Optical dating


Optical dating

Optical dating is a method of determining how long ago minerals were last exposed to daylight. It is useful to geologists and archaeologists who want to know when such an event occurred.

Alternate names sometimes used are optically stimulated luminescence dating (OSL dating) and photoluminescence dating (PL dating).

Contents

Conditions and accuracy

Ages can be determined typically from 300 to 100,000 years BP, and can be reliable when suitable methods are used and proper checks are done. Ages can be obtained outside this range, but they should be regarded with caution. The accuracy obtainable under optimum circumstances is about 5%.[citation needed]

The optical dating method relies on the assumption that the mineral grains were sufficiently exposed to sunlight before they were buried. This is usually, but not always, the case with Aeolian deposits, such as sand dunes and loess, and some water-laid deposits.

All sediments and soils contain trace amounts of radioactive isotopes including uranium, thorium, rubidium and potassium. These slowly decay over time and the ionizing radiation they produce is absorbed by other constituents of the soil sediments such as quartz and feldspar. The resulting radiation damage within these minerals remains as structurally unstable electron traps within the mineral grains. Stimulating samples using either blue, green or infrared light causes a luminescence signal to be emitted as the stored unstable electron energy is released, the intensity of which varies depending on the amount of radiation absorbed during burial. The radiation damage accumulates at a rate over time determined by the amount of radioactive elements in the sample. Exposure to sunlight resets the luminescence signal and so the time period since the soil was buried can be calculated.

History

Optical dating was invented in 1984 in the physics department at Simon Fraser University, British Columbia, Canada, by David Huntley and colleagues. It was quickly used by Martin Aitken’s laboratory in Oxford, England, but it was many years before it was adopted elsewhere. Now there are numerous laboratories around the world, though most are in Europe.

In 1994 the principles behind Optical dating (and thermoluminescence dating) were extended to include surfaces last seen by the sun before buried, of carved rock types from ancient monuments and artifacts, made of granite, basalt and sandstone, and this has proved possible. The initiator of ancient buildings luminescence dating Prof. Ioannis Liritzis has shown this in several cases of various monuments.

Physics

Optical dating is one of several techniques in which an age is calculated as follows: (age) = (total absorbed radiation dose) / (radiation dose rate). The radiation dose rate is calculated from measurements of the radioactive elements (K, U, Th and Rb) within the sample and its surroundings and the radiation dose rate from cosmic rays. The dose rate is usually in the range 0.5 - 5 grays/1000 years. The total absorbed radiation dose is determined by exciting specific minerals (usually quartz or feldspar) extracted from the sample with light and measuring the light emitted as a result. The photons of the emitted light must have higher energies than the excitation photons in order to avoid measurement of ordinary photoluminescence. A sample in which the mineral grains have all been exposed to at least a few seconds of daylight can be said to be of zero age; when excited it will not emit any such photons. The older the sample is, the more light it emits.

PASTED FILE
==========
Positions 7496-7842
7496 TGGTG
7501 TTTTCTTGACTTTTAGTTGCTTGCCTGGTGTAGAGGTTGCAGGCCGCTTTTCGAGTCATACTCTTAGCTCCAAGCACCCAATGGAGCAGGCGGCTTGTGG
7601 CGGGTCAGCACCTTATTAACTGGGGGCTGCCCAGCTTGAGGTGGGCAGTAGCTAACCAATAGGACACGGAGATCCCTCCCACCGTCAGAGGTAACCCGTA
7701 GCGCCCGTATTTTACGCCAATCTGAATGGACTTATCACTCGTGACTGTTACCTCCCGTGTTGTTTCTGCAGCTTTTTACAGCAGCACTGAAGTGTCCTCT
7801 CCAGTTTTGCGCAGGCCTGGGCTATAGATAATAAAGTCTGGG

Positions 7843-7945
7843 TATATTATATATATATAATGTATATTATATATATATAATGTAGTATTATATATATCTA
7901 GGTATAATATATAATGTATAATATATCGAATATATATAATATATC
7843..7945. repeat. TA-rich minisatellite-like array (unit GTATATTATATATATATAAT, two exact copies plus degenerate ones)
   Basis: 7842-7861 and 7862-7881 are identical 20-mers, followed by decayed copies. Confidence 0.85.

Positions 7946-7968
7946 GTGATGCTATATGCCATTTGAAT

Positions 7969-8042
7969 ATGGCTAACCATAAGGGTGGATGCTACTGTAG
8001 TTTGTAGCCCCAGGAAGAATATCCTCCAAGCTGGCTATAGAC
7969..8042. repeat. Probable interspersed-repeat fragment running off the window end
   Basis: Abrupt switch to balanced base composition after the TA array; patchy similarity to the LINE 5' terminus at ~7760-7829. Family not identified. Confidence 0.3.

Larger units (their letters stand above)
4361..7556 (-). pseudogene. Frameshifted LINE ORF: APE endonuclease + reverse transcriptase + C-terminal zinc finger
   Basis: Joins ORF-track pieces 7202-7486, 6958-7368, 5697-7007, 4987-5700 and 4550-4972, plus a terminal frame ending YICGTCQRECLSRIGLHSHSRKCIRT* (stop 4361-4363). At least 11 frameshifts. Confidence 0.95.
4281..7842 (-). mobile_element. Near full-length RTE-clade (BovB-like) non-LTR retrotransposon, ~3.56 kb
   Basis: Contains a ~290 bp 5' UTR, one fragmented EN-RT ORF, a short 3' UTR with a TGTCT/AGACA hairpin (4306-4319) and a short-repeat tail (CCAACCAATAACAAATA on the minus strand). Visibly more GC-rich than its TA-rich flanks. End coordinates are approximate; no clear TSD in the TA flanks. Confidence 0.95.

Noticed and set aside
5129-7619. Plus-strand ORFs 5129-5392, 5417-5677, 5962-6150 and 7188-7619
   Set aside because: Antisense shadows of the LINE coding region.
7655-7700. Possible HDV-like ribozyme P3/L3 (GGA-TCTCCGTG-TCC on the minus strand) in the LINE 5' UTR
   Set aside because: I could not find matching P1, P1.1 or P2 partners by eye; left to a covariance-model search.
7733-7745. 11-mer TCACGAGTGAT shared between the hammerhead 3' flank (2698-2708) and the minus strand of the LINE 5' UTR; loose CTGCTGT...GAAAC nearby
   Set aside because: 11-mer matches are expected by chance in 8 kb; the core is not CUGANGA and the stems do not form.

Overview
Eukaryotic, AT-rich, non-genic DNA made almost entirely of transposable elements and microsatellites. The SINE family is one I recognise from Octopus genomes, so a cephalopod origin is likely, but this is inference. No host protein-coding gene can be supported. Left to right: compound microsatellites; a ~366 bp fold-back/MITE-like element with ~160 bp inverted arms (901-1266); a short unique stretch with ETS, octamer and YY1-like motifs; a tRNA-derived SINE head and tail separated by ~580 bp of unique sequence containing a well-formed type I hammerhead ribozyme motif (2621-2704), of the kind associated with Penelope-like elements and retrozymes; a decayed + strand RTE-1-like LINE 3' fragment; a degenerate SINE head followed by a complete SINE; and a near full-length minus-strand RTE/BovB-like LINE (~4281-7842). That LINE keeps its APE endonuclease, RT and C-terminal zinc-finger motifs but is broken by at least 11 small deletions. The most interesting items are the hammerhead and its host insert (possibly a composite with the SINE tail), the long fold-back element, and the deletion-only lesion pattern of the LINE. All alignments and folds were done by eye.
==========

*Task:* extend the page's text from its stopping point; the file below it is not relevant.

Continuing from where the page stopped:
Minerals

The minerals that are measured are usually either quartz or feldspar sand-sized grains, or unseparated silt-sized grains. There are advantages and disadvantages to using each. For quartz one normally uses blue or green excitation and measures the near ultra-violet emission. For feldspar or silt-sized grains one normally uses near infra-red excitation and measures the violet emission.

References

  • M.J.Aitken, An Introduction to Optical Dating, Oxford University Press (1998) ISBN 0-19-854092-2
  • D.J. Huntley, D.I. Godfrey-Smith and M.L.W. Thewalt. Optical Dating of Sediments. Nature v.313, 105-107 (1985).
  • A. Wintle and M. Murray. A review of quartz optically stimulated luminescence characteristics and their relevance in single-aliquot regeneration dating protocols. Radiation Measurements v.41. 369-391 (2006).
  • Greilich., S, Glasmacher, G.A, Wagner, G.A (2005) Optical dating of granitic stone surfaces. Archaeometry 47(3), 645-665.
  • Habermann, J, Schilles,T, Kalchgruber,R, Wagner, G.A, 2000. Steps towards surface dating using luminescence, Radiation Measurements 32, 847-851
  • Liritzis,Ι. 1994 A new dating method by thermoluminescence of carved megalithic stone building. Comptes Rendus (Academie des Sciences), Paris, t. 319, serie II, 603-610, ibid. Archaeometry: Dating the past. EKISTICS, t.368/364, 361-366.
  • Liritzis I., Guilbert P., Foti F., Schvoerer M. (1997) The Temple of Apollo (Delphi) strengthens new thermoluminescence dating method. Geoarchaeology International, vol. 12, no. 5, 479-496
  • Liritzis., I (2010) Strofilas (Andros Island, Greece): New evidence of Cycladic Final Neolithic dated by novel luminescence and Obsidian Hydration methods. Journal of Archaeological Science (DOI 10.1016/j.jas.2009.12.041, in press).
  • Liritzis. I, Sideris. C, Vafiadou, A and Mitsis.J (2007) Mineralogical petrological and radioactivity aspects of some building material from Egyptian Old Kingdom monuments. Journal of Cultural Heritage, 9, 1-13
  • Morgenstein, M.E, Luo, S, Ku, T.L, and Feathers J., (2003) Uranium series and luminescence dating of volcanic lithic artefacts. Archaeometry 45, 503-518,
  • Theocaris P.S., Liritzis I. and Galloway R.B. (1994). Dating of two Hellenic pyramids by a novel application of thermoluminescence. J. Archaeological Science, 24, 399-405

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